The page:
SAN SALVADOR, El Salvador — El Salvador’s Supreme Court on Wednesday declared as unconstitutional a 1993 amnesty law that helped bring an end to the country’s civil war but also prevented authorities from seeking justice for human rights violations committed during the brutal conflict.
The judges in the high court’s constitutional chamber ruled that aspects of the amnesty law violated the constitution, and denied Salvadorans the right to access to justice and compensation for war crimes.
In a statement, the court said the judges found that articles in the amnesty law are unconstitutional because they block the state from fulfilling its obligation “to prevent, investigate, judge, punish and offer reparations for series rights violations.”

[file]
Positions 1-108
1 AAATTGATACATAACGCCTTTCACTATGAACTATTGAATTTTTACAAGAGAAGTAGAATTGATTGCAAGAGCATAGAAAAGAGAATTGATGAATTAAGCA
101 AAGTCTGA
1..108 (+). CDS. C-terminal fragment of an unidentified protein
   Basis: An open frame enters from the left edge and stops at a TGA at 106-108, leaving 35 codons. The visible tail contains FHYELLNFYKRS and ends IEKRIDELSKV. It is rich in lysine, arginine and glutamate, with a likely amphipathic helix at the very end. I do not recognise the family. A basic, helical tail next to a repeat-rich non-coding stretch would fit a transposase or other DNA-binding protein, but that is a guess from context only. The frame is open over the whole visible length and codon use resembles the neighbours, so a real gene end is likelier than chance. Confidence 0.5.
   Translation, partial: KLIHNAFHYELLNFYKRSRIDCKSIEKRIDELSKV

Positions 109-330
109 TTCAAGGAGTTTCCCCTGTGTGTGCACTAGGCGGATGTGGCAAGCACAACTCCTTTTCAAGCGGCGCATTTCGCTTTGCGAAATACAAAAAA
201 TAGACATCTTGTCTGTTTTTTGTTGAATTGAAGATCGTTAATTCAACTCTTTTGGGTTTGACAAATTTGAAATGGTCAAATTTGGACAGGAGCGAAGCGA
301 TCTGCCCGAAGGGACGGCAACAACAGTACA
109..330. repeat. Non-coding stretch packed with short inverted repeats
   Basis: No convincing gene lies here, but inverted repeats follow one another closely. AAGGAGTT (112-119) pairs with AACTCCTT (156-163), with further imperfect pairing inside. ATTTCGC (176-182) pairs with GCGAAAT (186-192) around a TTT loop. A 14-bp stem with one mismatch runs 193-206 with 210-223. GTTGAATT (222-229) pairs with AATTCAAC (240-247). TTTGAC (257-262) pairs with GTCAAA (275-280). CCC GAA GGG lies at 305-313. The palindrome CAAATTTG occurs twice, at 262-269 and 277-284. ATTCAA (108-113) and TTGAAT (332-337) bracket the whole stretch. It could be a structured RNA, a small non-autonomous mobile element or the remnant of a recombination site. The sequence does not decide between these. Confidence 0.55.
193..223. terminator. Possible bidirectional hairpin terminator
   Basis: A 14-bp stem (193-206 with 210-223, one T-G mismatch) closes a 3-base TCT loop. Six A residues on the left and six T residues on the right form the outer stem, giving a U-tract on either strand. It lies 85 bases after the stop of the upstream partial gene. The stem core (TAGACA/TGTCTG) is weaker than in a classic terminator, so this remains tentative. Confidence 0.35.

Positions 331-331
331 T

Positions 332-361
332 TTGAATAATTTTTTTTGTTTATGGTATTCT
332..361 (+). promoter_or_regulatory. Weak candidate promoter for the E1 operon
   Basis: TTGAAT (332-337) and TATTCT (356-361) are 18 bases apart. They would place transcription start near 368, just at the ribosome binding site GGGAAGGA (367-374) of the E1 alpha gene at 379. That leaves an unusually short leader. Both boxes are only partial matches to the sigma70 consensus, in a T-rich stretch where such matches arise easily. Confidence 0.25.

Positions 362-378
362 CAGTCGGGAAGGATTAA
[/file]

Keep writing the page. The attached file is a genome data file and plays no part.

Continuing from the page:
The Salvadoran government fought a 12-year civil war with rebel groups before signing peace accords in 1992. In 1993, the country’s legislative assembly enacted the law prohibiting the prosecution of crimes committed by the military and leftist rebels during the conflict that claimed 75,000 lives.
Human rights groups had chafed at the amnesty law while supporters argued it was necessary to get the sides to lay down their arms. Wednesday’s ruling could allow prosecutors to investigate atrocities and war crimes.